Jacopo Buongiorno: [00:02:42] There is an enormous amount of Uranium out there, more than enough to, to continue to use nuclear and grow it actually, and grow its use for, for centuries that essentially affords countries a certain level of energy security.
The second feature that makes nuclear attractive is that the energy density of the Uranium fuel is many orders of magnitude higher than conventional fuels. And it has to do with the fact that a nuclear reaction breaks nuclear bonds, not chemical bonds and therefore liberates a lot more energy.
Just to give you an idea, a nuclear power plant that would generate enough to power the city of Boston would require on the order of three kilograms of Uranium-235 fuel per day. And that's something that I can hold, you know, on the palm of my hand. So, that tells you how much energy there is in this material.
Laur Hesse Fisher: [00:03:38] Today, we see another very important benefit of nuclear power. These power plants don’t emit any of the greenhouse gases that are driving climate change.
Jacopo Buongiorno: [00:03:48] You have an energy source that essentially does not have any emissions into the atmosphere and so that's the first reason why people are interested in nuclear now; because of course we're trying to minimize the carbon emissions into the atmosphere to prevent massive global warming and climate change.
Laur Hesse Fisher: [00:04:04] Nuclear power could have an especially important role to play because it’s both clean and dispatchable. That means that, unlike wind and solar, nuclear power can be revved up to produce electricity exactly when we need it. If you want to dig into this topic a little more, check out our episode on renewable energy.
Today, about 20% of our electricity in the U.S. is generated using nuclear power. That’s more than solar, wind, and hydropower combined.
Jacopo Buongiorno: [00:04:37] in the US over 50%, five zero, of our carbon free electricity today comes from nuclear. So it's already the largest clean energy source that we have on the grid today.
Laur Hesse Fisher: [00:04:49] Ok, but hold on -- if nuclear power is such a great way to get cheap, clean, reliable electricity -- and we’re already using it--, why aren’t we building more? Well, many people -- and even entire countries -- are nervous about it. There are three main concerns: nuclear waste, nuclear bombs, and accidents.
Let’s start with waste--which is radioactive, and needs to be kept away from people.
Jacopo Buongiorno: [00:05:20] In our community we call it spent fuel. It's basically the material, the uranium and the products of the fission reaction that come out of the reactor when the reactor is refueled and it's usually put in water pools and it cools down for between five or ten years after which, the spent fuel is put in dry casks. So these are steel and concrete little containers and they are air cooled.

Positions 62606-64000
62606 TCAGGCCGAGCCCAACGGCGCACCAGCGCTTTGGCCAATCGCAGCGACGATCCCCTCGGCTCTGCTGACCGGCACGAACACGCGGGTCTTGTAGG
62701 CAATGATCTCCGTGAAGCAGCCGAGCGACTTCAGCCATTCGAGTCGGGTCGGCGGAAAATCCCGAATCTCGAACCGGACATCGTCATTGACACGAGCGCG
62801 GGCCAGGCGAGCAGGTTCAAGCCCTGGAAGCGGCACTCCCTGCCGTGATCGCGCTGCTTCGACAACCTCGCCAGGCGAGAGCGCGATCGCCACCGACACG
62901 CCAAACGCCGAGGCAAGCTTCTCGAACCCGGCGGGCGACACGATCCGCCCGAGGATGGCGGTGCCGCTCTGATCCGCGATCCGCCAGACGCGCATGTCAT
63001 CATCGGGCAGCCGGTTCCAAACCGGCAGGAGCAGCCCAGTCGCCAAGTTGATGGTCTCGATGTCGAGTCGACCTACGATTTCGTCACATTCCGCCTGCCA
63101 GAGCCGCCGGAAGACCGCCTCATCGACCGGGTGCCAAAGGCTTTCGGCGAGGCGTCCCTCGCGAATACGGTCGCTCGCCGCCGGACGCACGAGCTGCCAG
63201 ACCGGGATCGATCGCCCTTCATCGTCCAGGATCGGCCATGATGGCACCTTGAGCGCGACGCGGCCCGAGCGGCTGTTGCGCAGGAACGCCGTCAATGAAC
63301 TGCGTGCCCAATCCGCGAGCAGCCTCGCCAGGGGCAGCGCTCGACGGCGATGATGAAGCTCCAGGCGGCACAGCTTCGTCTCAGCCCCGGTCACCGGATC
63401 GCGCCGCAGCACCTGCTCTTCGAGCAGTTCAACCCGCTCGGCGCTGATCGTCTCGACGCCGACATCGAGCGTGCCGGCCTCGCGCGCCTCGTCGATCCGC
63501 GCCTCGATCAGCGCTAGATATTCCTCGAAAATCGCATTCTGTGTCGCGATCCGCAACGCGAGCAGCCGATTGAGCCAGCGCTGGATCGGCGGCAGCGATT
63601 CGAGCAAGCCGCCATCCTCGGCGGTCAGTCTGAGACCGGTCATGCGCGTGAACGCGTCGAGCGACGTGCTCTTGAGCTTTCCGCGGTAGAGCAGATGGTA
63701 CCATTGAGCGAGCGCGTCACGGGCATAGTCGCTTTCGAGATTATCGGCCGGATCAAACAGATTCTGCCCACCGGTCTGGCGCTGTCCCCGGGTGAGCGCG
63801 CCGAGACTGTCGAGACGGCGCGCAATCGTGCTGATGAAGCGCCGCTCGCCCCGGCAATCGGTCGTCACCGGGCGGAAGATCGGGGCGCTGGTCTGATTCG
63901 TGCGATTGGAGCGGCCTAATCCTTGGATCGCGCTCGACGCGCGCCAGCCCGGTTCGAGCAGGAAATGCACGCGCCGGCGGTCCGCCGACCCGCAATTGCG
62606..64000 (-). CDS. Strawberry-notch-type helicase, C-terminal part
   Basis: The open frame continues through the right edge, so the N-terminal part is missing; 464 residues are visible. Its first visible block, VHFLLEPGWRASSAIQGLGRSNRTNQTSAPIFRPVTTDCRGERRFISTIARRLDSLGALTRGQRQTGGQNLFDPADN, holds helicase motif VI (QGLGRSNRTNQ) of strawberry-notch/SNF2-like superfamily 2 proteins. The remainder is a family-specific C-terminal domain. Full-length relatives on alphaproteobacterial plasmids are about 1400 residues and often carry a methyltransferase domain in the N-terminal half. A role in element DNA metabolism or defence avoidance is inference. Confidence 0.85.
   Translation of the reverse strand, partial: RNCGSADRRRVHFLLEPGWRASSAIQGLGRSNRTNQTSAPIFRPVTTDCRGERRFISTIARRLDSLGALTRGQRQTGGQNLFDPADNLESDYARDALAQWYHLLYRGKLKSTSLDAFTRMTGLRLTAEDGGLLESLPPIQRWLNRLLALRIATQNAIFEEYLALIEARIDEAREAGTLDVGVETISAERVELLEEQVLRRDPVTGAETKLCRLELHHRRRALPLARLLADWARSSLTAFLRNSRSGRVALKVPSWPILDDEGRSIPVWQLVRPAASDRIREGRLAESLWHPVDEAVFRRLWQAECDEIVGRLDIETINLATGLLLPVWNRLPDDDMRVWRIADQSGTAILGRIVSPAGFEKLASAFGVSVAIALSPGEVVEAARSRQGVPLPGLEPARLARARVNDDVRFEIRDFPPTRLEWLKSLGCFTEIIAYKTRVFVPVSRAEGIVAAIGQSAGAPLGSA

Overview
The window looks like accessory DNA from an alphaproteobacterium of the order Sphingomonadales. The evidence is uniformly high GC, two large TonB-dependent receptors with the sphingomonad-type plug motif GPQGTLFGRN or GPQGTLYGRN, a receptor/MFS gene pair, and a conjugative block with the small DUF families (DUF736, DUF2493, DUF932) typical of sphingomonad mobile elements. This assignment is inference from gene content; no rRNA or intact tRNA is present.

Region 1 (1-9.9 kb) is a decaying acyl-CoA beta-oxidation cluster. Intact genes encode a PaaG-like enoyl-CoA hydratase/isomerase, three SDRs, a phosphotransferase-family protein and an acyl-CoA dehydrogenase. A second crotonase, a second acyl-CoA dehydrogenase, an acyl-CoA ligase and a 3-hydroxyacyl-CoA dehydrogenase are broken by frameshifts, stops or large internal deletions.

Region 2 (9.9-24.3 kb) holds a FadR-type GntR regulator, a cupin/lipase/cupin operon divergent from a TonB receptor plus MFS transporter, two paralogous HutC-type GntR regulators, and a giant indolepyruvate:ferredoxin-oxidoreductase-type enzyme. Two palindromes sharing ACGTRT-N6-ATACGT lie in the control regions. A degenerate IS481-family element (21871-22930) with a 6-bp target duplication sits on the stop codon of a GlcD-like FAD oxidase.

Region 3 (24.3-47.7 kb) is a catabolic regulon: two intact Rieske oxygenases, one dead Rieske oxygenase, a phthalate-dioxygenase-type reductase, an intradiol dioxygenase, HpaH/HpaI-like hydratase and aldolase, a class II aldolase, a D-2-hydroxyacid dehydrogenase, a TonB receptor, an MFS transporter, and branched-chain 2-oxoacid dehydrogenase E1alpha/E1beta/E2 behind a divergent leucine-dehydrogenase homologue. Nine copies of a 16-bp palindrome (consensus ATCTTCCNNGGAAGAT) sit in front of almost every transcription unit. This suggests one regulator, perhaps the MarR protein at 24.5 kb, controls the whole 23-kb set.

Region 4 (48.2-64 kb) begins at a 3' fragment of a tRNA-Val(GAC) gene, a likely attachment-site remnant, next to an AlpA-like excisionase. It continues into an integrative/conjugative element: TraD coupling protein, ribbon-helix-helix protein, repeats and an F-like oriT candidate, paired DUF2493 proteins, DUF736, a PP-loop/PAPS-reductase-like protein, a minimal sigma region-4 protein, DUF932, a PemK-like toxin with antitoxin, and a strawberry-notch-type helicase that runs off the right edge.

Laur Hesse Fisher: [00:05:48] In the United States, these dry casks are stored at the nuclear power plants themselves. Other countries are building underground storage facilities to store their nuclear waste. Finland is planning to store waste in a bedrock that’s been around for about 1 billion years and is not susceptible to earthquakes. They say their waste will be safe for 100,000 years.
Jacopo Buongiorno: [00:06:14] It's one of few industries I think, in the whole economy that actually takes care of its materials from cradle to grave, right? So nothing is emitted into the atmosphere or in an uncontrolled manner.
I don't think any of the other power generation technologies do this.
Laur Hesse Fisher: [00:06:31] There’s another reason we need to be really careful about uranium, and it’s the second big fear people have about nuclear energy: the risk of nuclear proliferation.
Jacopo Buongiorno: [00:06:43] The issue is that there are materials that are used in civil nuclear power plants that potentially can be used for nuclear weapons. The fuel that is used in nuclear power plants is very low enrichment, I mentioned 5%. That material is not weapons material.
Laur Hesse Fisher: [00:07:03] As we mentioned earlier, we need to enrich some of the uranium to use it in power plants. In fact, we need to enrich 5% of it. To create a bomb, you would need to enrich way more uranium—at least 90%. There’s also an issue that the uranium could be modified into plutonium, another material that could be used for weapons.
Jacopo Buongiorno: [00:07:27] And the way to handle it, quite frankly, is to just have a very, very tight control of all those materials throughout the overall cycle. But it is- it is a real concern and, uh, you know, it's something that has to be- that- that secure regime has to be strengthened as much as possible if nuclear is to grow internationally.
Laur Hesse Fisher: [00:07:45] And then there’s the third main concern, accidents.